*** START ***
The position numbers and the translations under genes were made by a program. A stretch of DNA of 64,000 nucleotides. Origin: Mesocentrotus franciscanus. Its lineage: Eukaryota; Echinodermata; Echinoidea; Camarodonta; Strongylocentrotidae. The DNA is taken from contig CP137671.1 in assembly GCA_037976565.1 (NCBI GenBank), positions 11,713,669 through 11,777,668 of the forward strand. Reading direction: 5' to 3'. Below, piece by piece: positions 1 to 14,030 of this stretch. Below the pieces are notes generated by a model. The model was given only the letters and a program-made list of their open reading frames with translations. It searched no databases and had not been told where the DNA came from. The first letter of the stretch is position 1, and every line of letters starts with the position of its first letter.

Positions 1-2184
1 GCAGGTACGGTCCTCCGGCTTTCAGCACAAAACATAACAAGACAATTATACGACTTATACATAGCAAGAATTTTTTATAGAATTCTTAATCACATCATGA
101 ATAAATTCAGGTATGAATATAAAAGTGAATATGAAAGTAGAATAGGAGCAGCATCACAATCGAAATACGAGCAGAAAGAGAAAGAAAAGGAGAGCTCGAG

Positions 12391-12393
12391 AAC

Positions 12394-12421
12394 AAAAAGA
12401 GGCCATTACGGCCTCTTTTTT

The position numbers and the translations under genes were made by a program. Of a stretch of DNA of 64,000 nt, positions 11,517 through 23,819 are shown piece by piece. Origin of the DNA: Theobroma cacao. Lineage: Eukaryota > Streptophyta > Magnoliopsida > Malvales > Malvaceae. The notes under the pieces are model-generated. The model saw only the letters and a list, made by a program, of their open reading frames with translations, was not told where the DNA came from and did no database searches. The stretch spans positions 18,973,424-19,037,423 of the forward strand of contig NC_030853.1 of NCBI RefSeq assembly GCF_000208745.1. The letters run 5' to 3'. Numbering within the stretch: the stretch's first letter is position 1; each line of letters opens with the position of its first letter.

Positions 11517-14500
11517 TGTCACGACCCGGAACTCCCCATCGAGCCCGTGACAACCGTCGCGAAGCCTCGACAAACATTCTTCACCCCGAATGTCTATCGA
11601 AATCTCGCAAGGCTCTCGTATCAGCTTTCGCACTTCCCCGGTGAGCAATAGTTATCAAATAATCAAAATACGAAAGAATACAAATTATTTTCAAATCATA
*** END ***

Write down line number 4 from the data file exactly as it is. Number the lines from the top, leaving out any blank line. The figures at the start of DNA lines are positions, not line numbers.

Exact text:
101 ATAAATTCAGGTATGAATATAAAAGTGAATATGAAAGTAGAATAGGAGCAGCATCACAATCGAAATACGAGCAGAAAGAGAAAGAAAAGGAGAGCTCGAG